Announcing the Winners of the 2023 Foster Poetry Prize!
Huge congratulations to Sasha Pickering, whose poem “Fundament” was selected by judge Emily Riddle as the Grand Prize winner! Sasha will receive $1000 in prize money, and her poem will appear in the upcoming spring 2024 issue of CV2!
Big congratulations, also, to Cicely Grace, Henry Heavyshield, and Gwen Aube, winners of the second place, third place, and honourable mention prizes, respectively. Cicely, Henry, and Gwen will each receive cash prizes as well, and their poems will also appear in the spring issue!
Read on to hear what Emily had to say about the judging process and the winning poems –
“While ruminating on the shortlist for the Foster Poetry Prize, I regained a faith in the ability of poetry to balm wounds, challenge our current world order, and chronicle the strange/wonderful timeline we inhabit. I feel inspired to return to my own poetry practice.
The First Place Winner, Sasha Pickering’s “Fundament”, had so many gut punching lines that stuck with beyond reading through this list of poems. This poem is propulsive, skilled, and witty. This poem reminded me of the delicious tension of being both sovereign in our individualities and wholly bled into one another. I will think about the ending line “Don’t expect too much of me, you say, to which I reply I only expect the world” for a long time.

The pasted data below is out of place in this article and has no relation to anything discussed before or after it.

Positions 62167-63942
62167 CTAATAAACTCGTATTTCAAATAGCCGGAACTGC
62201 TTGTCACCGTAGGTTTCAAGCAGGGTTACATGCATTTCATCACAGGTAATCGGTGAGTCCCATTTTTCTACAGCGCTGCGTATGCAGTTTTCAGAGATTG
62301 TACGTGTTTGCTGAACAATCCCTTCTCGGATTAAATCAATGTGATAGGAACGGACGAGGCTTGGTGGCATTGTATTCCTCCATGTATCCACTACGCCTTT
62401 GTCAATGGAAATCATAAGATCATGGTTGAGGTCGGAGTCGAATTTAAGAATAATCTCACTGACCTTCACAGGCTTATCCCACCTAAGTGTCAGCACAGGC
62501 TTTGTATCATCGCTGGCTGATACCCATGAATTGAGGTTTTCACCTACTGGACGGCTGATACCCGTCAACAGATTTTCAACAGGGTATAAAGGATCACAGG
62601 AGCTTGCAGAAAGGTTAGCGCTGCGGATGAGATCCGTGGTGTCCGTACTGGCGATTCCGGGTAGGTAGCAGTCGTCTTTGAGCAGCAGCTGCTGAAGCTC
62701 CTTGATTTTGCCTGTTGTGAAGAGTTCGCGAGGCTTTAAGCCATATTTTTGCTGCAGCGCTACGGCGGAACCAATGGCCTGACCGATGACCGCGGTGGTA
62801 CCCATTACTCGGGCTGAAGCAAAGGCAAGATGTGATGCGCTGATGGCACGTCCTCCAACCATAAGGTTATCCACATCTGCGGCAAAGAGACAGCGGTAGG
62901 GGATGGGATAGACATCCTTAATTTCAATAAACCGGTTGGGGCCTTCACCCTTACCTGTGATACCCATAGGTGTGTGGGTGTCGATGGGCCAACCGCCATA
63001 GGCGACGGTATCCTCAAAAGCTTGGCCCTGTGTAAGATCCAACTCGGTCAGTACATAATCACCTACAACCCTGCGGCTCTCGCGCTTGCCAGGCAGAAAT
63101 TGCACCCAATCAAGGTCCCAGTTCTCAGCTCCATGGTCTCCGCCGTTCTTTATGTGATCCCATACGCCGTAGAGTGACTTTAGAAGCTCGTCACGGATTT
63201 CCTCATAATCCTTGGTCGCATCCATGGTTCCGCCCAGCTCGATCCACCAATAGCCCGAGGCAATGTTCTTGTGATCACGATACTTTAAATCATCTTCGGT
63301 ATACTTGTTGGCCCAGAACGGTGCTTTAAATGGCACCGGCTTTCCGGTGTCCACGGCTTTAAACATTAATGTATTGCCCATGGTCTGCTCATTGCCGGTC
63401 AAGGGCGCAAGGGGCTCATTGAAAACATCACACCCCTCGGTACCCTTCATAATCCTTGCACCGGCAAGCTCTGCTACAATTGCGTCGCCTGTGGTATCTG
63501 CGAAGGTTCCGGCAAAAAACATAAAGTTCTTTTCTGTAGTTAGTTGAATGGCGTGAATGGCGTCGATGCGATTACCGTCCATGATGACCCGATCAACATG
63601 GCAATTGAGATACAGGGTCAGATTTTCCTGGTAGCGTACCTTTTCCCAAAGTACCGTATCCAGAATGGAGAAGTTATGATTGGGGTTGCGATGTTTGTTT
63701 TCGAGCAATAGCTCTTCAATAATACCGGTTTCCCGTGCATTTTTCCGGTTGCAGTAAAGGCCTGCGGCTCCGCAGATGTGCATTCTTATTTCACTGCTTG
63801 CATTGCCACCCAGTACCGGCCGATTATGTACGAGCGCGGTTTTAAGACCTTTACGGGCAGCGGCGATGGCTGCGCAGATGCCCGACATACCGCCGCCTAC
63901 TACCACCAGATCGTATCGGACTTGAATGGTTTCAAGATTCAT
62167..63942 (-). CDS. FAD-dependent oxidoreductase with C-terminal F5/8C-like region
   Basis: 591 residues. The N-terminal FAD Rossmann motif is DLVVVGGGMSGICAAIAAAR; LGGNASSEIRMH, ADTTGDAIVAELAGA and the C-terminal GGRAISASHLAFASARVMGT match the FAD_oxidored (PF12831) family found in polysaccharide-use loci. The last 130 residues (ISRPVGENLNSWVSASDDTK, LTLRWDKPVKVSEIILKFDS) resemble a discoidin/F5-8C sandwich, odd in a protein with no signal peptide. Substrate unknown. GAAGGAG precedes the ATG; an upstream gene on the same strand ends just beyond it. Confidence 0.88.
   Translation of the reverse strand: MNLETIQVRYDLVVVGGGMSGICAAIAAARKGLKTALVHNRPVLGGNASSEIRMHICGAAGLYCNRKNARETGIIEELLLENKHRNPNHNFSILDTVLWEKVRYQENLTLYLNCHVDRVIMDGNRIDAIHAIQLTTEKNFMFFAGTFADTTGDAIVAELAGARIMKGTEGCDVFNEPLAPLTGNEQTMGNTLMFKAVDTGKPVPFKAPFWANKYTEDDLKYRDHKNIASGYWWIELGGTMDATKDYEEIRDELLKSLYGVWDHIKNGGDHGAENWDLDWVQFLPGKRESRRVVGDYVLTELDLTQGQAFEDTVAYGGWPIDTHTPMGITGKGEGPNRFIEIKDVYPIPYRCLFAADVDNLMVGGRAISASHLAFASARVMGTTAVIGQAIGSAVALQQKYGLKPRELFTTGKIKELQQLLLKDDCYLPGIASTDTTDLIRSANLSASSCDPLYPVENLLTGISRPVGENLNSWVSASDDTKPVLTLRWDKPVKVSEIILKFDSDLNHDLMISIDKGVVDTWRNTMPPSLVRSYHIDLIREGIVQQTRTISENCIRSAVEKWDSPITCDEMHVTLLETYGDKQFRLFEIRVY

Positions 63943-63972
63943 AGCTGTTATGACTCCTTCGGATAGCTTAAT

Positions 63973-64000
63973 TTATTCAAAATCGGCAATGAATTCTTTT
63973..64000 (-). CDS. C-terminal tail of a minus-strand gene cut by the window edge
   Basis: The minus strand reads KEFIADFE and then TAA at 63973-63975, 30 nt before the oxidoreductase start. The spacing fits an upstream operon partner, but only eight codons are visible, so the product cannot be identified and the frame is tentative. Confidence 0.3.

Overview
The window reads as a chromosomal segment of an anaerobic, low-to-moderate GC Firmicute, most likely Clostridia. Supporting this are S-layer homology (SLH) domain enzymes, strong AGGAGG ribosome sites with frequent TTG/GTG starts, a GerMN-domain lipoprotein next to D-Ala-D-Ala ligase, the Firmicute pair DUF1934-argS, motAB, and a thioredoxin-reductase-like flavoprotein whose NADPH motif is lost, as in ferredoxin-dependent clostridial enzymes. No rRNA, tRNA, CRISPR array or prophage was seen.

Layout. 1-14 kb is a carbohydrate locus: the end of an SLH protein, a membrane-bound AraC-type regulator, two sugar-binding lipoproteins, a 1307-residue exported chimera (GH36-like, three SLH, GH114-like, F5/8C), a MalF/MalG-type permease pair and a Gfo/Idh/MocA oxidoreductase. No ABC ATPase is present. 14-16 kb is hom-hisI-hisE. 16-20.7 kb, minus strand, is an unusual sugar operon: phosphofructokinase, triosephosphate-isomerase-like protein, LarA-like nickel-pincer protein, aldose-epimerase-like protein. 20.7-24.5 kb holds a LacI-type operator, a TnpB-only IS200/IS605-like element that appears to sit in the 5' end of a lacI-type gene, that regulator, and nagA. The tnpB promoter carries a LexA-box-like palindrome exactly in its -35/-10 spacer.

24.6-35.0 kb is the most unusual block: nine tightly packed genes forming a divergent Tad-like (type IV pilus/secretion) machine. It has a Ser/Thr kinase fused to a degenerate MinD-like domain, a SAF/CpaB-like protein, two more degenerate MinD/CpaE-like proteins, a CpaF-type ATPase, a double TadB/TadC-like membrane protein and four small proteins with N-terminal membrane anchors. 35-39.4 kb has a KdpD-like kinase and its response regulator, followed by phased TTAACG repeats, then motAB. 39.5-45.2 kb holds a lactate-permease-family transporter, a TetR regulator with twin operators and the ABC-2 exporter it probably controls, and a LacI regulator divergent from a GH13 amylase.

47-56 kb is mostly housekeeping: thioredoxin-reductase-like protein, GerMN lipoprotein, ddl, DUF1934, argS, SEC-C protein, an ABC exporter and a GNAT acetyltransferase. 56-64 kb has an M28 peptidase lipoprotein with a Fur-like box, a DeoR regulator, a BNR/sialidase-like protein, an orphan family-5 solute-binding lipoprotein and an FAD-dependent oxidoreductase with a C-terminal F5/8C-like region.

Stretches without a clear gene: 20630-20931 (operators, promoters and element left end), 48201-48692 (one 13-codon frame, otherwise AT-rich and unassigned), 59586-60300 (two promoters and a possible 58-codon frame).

Cicely Williams, the second place winner, immediately had my attention with their brilliant prose poem “Buying a Pregnancy Test in October or Schrodinger’s Fetus.” As someone who grew up in a hair salon, I love the contrast between the everyday mission of adornment contrasted with the contemplation of a more permanent decision. The writer asks us to consider whether the poem itself cares. The poem itself is a character in this story. I would like to keep reading and I will think about what my poems themselves think.”
The third-place winner, Henry Heavyshield, wrote a prairie epic in a poem, which is not an easy task. I found myself entranced by the language and rhythm in “winter counting, an honour song for prairie allies.” The poet takes us on a journey through familiar prairies scenes and situations, with masterful use of language, including a bit of Blackfoot.
I chose “raised by wolves” by Gwen Aube as the honorable mention poem. At first, I was completely enamored that I was reading a poem that mentioned Neopets and Inuyasha. After a full read through, I was enamored by this poet’s ability to host us within this world of nostalgia and honesty.
I am so glad I was able to spend some time with each of these poems. I look forward to seeing these poets flourish beyond this contest, as the world is giving us much to write to/for currently. It was a pleasure to be the 2023 Foster Poetry Prize Judge.”
– Emily Riddle